The Islamification of Europe was dealt a blow Thursday as the Danish parliament voted yes to banning clothing that covers the face, including the burqa (the head to toe garment) and the niqab (a cloth covering the face) in public places. The center-right governing coalition’s bill received 75 votes in favor and  30 in opposition. 74 members of parliament were absent. The bill becomes law on August 1. It is being called the “Burqa Ban” and predictably, Muslims are upset.

Widely known as the “Burqa Ban,” the measure is perceived by critics as targeting Muslim women who choose to cover themselves with the burqa, a head to toe garment, or the niqab, a cloth covering the face.

Human rights campaigners say the law will have particularly negative consequences for Muslim women, limiting their identity and freedom.

The law will carry monetary penalties. The first offense will cost 1,000 kroner ($156.00) and escalate to 10,000 kroner ($1568.00) by the fourth offense. A prison sentence was taken out of the bill before passage. The police will have discretion in issuing the fines since some common sense will be needed to enforce the law. Cold weather, for example, will be taken into consideration in facial covering. Helmets for protection are allowable, too.

The justice minister, Søren Pape Poulsen, said it would be up to police officers to use their common sense when they see people violating the law, which comes into force on 1 August.

The legislation allows people to cover their face when there is a “recognisable purpose” such as cold weather or complying with other legal requirements, for example using motorcycle helmets under Danish traffic rules.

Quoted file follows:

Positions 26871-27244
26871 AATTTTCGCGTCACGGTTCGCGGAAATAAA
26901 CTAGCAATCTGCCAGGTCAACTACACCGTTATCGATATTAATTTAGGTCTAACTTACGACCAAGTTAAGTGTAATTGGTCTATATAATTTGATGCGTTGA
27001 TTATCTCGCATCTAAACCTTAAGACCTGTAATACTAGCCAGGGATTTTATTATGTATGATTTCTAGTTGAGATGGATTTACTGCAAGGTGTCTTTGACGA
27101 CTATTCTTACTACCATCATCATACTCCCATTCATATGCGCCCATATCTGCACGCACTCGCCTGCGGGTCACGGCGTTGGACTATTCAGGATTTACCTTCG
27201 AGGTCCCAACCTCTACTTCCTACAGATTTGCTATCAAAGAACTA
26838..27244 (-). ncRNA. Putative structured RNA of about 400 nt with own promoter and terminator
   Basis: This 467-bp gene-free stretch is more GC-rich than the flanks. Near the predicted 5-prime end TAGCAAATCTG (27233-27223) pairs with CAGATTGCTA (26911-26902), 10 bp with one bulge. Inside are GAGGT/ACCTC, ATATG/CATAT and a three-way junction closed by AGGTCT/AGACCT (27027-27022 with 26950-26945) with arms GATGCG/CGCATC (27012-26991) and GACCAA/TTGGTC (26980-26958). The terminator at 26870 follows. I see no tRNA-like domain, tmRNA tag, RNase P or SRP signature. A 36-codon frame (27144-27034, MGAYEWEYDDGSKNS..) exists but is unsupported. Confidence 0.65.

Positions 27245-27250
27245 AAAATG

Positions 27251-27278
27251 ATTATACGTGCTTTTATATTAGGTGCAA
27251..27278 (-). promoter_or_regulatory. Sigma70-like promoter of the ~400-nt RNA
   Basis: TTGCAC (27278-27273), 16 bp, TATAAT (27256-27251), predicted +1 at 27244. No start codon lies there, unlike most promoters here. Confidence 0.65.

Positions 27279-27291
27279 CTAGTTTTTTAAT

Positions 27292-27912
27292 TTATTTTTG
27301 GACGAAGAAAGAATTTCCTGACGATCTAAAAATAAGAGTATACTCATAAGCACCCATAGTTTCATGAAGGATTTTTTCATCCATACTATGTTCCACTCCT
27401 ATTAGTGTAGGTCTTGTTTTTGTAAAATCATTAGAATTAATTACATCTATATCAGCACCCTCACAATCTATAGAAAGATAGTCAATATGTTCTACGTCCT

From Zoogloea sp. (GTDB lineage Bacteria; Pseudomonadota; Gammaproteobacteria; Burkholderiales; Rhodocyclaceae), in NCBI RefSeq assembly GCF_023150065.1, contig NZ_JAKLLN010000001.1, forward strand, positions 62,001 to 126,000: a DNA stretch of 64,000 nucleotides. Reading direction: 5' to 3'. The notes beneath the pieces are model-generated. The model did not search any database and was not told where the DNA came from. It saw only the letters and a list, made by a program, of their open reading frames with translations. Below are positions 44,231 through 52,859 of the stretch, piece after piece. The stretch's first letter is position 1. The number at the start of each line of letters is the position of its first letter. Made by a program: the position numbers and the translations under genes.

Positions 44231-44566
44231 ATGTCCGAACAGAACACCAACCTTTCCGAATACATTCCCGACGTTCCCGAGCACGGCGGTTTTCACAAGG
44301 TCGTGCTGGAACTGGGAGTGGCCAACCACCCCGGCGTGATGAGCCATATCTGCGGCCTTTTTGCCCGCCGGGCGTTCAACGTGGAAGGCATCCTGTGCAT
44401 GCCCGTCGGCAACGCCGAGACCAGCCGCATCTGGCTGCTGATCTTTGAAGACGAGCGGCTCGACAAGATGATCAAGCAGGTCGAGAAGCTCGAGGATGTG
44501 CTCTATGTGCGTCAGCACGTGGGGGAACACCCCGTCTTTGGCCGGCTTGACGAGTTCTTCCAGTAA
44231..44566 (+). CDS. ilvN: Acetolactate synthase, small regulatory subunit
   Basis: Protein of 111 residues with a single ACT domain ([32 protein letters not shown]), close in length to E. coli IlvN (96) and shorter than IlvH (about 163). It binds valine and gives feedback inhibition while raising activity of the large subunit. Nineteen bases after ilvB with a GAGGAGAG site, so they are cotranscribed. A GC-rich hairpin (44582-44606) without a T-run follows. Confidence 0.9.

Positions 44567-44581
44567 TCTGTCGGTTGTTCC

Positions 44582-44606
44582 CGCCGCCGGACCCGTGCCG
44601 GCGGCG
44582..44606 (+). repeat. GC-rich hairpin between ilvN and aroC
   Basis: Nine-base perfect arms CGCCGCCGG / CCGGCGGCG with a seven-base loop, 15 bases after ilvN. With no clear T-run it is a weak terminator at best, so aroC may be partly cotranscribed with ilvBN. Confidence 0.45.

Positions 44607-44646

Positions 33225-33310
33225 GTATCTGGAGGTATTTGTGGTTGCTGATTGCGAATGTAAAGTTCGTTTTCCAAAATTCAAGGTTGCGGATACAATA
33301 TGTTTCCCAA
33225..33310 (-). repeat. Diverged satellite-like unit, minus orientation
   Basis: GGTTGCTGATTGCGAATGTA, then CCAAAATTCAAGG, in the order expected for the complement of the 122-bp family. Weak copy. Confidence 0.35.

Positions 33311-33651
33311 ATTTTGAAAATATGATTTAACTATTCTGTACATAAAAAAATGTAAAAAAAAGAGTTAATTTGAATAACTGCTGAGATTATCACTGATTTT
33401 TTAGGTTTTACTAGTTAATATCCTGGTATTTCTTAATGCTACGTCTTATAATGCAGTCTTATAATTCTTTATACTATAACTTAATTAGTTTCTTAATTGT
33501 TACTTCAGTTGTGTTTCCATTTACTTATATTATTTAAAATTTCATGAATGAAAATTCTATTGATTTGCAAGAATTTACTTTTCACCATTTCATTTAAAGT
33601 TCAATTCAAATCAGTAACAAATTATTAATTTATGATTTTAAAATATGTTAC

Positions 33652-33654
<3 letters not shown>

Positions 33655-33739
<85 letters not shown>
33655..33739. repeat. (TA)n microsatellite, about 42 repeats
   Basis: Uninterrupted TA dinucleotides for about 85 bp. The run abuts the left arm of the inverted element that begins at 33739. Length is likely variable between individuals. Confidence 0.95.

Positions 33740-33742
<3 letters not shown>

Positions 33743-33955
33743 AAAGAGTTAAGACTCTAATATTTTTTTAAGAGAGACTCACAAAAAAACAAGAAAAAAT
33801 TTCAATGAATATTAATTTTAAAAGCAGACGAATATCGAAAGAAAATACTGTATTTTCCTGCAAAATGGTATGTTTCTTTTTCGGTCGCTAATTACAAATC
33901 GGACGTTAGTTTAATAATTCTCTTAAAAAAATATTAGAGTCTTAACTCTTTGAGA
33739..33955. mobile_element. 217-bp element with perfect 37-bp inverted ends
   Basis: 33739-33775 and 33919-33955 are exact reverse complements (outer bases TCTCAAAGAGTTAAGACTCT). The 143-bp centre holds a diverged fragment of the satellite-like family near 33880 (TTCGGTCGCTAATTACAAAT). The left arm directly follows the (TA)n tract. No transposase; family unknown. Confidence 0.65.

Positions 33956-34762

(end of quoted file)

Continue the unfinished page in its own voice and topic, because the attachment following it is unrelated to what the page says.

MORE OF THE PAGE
Supporters of the ban say that the coverings are  “a form of female oppression, obstructs communication in schools and court rooms and presents a potential security hazard.” It’s also about assimilation and that is not a new concern.

But veils have been a source of controversy in Denmark for years. Danish Prime Minister Lars Løkke Rasmussen said in 2010 that “the burqa and the niqab do not have their place in the Danish society. They symbolize a conception of the woman and of the humanity to which we are fundamentally opposed and that we want to fight in the Danish society,” according to the Library of Congress.

Denmark joins France, Austria, and Belgium who all have similar laws. German Chancellor Angela Merkel has called for a ban, too.

In December 2016, German Chancellor Angela Merkel said that “the full-face veil is not acceptable in our country,” and called for it to be banned. France and Belgium have enforced bans on burqas and other garments that cover the face. Local governments in Italy, Spain and Switzerland have also imposed bans, many of which have been challenged in court.

The wearing of the hijab is most common in the western world. This allows Muslim women to modestly cover their heads while leaving their faces uncovered. This seems to me to be a practical compromise that allows retention of religious freedom and assimilation to western society at the same time. Denmark made a practical decision brought on by trying to integrate immigrants into their society.